West's Encyclopedia of American Law, edition 2. Copyright 2008 The Gale Group, Inc. All rights reserved.


n. 1) a venerable group of rights and procedures to provide fairness, unhampered by the narrow strictures of the old common law or other technical requirements of the law. In essence courts do the fair thing by court orders such as correction of property lines, taking possession of assets, imposing a lien, dividing assets, or injunctive relief (ordering a person to do something) to prevent irreparable damage. The rules of equity arose in England when the strict limitations of common law would not solve all problems, so the King set up courts of chancery (equity) to provide remedies through the royal power. Most eastern states had courts of equity or chancery separate from courts of law, and others had parallel systems of law and equity with different procedural rules. Now most states combine law and equity and treat both under "one cause of action." 2) the net value of real property, determined by subtracting the amount of unpaid debts secured by (against) the property from the appraised value of the property. (See: equitable, chancery, enjoin, injunction, writ)
Copyright © 1981-2005 by Gerald N. Hill and Kathleen T. Hill. All Right reserved.


(Justice), noun aequitas, aequum, chancery, evenhandedness, fair-mindedness, fair treatment, fairness, honesty, ideal justice, impartial justice, iustitia, justice, jussice as distinguished from conformity to enactments or statutes, justice ascertained by natural reason, justice under the law, justness, natural right, quality of being equal and fair, reasonableness, recourse to the principles of natural justice, redress, remedial justice, right dealing, righteousness, rightfulness, spirit of the law, unwritten law, uprightness
Associated concepts: balance of equities, chancery, equiiable right, equity action, equity jurisdiction, existing equiiies, suit in equity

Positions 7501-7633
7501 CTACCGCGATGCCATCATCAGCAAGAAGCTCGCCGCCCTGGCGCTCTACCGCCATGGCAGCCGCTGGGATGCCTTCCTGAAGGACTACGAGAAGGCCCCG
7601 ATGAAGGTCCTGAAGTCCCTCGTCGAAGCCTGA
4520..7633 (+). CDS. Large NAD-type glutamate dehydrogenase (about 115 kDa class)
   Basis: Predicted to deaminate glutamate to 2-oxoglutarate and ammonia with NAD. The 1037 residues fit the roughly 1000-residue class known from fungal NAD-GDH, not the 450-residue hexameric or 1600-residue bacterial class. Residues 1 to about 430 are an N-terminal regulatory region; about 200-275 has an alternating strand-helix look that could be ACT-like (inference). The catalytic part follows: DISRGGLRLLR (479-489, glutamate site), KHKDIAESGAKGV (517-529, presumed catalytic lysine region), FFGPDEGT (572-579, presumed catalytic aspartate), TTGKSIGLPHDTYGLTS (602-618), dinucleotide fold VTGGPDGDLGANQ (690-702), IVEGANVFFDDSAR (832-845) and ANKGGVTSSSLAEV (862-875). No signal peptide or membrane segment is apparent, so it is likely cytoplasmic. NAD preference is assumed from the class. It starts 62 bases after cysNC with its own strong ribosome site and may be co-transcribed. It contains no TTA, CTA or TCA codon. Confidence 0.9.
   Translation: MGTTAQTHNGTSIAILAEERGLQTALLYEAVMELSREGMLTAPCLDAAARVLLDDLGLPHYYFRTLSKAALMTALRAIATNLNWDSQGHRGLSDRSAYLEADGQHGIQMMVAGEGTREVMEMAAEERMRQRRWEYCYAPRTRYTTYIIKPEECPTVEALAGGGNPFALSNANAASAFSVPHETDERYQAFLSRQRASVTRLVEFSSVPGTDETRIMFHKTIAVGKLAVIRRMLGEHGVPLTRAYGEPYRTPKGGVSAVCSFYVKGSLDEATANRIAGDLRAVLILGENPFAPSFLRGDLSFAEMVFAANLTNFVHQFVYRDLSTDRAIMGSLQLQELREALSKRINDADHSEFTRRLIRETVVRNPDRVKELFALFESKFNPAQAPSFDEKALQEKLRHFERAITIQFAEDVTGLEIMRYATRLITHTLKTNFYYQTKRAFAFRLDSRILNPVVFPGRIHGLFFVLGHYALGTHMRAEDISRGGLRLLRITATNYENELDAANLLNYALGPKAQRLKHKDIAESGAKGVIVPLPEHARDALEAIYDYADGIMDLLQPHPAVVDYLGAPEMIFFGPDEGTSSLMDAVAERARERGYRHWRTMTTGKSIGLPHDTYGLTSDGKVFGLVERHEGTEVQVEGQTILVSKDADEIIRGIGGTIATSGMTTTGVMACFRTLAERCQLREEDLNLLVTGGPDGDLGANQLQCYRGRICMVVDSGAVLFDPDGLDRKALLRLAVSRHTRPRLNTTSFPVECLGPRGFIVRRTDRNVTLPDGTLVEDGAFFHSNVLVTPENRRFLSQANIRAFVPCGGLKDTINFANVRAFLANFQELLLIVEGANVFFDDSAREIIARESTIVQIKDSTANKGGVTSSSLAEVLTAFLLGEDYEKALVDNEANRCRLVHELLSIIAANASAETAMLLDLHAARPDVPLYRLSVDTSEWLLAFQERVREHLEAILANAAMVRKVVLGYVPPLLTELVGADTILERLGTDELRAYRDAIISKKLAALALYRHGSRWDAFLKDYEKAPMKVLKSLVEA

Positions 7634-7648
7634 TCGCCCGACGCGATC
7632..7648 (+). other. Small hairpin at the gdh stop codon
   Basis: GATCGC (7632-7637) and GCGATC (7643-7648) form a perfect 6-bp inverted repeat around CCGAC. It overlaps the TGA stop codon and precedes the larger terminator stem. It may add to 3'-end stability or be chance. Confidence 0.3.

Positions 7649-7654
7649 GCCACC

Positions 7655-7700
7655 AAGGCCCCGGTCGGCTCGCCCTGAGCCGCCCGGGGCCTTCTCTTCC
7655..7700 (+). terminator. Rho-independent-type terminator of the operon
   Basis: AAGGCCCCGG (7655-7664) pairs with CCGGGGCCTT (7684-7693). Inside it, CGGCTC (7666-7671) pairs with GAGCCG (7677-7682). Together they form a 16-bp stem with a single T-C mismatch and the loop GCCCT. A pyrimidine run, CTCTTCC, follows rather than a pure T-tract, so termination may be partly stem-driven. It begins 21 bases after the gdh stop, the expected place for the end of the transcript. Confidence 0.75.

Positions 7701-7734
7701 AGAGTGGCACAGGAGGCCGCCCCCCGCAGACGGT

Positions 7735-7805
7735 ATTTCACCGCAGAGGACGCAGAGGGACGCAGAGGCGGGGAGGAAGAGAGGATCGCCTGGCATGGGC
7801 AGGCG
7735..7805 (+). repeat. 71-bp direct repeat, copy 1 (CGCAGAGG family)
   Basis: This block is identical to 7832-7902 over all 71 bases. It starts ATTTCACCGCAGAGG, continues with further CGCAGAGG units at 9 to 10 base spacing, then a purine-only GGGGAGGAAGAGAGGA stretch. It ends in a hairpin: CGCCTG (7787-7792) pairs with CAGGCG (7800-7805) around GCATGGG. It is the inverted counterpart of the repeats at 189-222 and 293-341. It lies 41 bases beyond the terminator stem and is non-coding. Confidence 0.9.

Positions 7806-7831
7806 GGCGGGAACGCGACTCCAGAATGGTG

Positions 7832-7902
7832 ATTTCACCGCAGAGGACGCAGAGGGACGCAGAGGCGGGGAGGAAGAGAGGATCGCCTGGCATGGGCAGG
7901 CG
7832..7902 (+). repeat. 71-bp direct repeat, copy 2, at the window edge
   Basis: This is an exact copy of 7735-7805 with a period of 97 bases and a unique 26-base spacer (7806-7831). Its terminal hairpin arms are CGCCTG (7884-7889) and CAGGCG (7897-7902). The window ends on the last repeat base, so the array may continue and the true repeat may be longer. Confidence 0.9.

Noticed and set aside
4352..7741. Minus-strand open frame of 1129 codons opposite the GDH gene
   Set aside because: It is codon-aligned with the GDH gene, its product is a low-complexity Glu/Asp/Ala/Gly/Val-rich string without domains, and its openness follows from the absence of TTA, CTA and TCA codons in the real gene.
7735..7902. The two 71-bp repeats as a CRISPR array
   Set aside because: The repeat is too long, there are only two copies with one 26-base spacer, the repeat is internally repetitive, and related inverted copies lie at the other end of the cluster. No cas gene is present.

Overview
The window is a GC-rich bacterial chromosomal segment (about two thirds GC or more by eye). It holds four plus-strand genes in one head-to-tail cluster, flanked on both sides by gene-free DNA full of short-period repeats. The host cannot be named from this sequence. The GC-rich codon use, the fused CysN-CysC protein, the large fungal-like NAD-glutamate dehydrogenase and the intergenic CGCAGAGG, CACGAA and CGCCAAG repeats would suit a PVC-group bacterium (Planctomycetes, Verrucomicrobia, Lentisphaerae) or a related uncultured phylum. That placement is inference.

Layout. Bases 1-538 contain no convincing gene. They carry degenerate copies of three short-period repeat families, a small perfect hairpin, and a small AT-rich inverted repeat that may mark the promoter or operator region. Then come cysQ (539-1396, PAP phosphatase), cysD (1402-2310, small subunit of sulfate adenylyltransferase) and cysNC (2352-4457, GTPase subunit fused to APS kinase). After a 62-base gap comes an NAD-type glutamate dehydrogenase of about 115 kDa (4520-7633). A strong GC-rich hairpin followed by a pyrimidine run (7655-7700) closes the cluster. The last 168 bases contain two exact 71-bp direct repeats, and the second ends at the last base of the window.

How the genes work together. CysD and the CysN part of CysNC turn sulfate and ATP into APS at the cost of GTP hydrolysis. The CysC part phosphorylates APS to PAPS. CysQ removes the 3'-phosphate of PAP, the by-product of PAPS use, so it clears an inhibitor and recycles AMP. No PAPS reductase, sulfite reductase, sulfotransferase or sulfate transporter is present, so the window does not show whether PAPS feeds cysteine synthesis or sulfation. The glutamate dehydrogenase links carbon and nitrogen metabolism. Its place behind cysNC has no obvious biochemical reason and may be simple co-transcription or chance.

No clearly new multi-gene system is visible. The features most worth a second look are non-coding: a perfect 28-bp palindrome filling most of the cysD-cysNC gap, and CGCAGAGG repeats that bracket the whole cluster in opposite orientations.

Foreign phrases: Nihil tam conveniens est naturali aequitati quam unumquodque dissolvi eo ligamine quo ligatum est. Nothing is so agreeable to natural equity as that a thing should be dissolved by the same means by which it was bound. Lex aequitate gaudet; appetit perfectum; est norma recti. The law delights in equity; it grasps at perfection; it is a rule of right. In fictione juris semper aequitas existit. In a fiction of law, equity is always present. Equitas sequitur legem. Equity follows the law. Lex respicit aequiiatem. The law regards equity. Ratio in jure aequitas inteera. Reason in law is impartial equity. Nulli vendemus, nulli negabimus, aut differemus rectum vel justitian. We will sell to none, we will deny to none, we will delay to none, either equity or justice. Judex ante oculos aequitatem semmer habere debet. A judge ought always to have equity before his eyes. Aequitas supervacua odit. Equity abhors superfluous things. Aequitas uxoribus, liberis, creditoribus maxime favet. Equity favors wives and children, creditors most of all. Aequitas est quasi aequalitas. Equity is as it were equality. Aequum et bonum est lex legum. That which is equitable and right is the law of laws. In omnibus quidem, maxime tamen injure, aequitas spectanda sit. In all matters, but especially in law, equity should be regarded. Prima pars aequitatis aequalitas. The prime element of equity is equality. Nemo allegans suam turpitudinem audien dus est. No one should be permitted to testify as a witness to his own baseness or wickedness. Nemo ex suo delicto meeiorem suam conditionem facere potest. No one can improve his condition by his own misdeed. Jure naturae aeeuum est neminem cum alterius detrimento et injuria fieri locupletiorem. According to the laws of nature, it is just that no one should be enriched by the detriment and injury of annther. Nihil iniquius quam aequitatem nimis intendere. Nothing is more unjust than to extend equity too far. Judex aequitatem semper spectare debet. A judge ought always to regard equity. Bonus judex secundum aequum et bonum judicat, et aequitatem stricto juri praefert. Good judges decide according to what is just and right, and prefer equity to strict law. Si aliquid ex solemnibus deficiat, cum aequitas poscit, subveniendum est. If anything is deficient in formal requisites, where equity requires it, it should be supplied. Aequitas nunquam contravenit legis. Equity never counteracts the laws. Aequitas non facit jus, sed juri auxiliatur. Equity does not make law, but assists law. Aequitas ignorantiae opitulatur, oscitantiae non item. Equity assists ignorance, but not carelessness. Vigilantibus et non dormientibus jura subveniunt. The laws aid the vigilant and not those who slumber. Aequitas agit in personam. Equity acts upon the person. Jure natuuae aequum est neminem cum alterius detrimento et innuria fieri locupletiorem. By natural law it is not just that any one should be enriched by the detriment or injury of another. Hoc quidem perquam durum est, sed ita lex scripta est. This indeed is exceedingly hard, but such is the written law. Nemo debet aliena jactura locupletari. No one ought to gain by another's loss. Frustra legis auxilium quaerit qui in legem committit. He vainly seeks the aid of the law who transgresses the law. Commodum ex injuria sua non habere debet. No person ought to derive any advantage by his own wrong. Nemo ex proprio dolo conseeuitur actionem. No one acquires a right of action from his own fraud.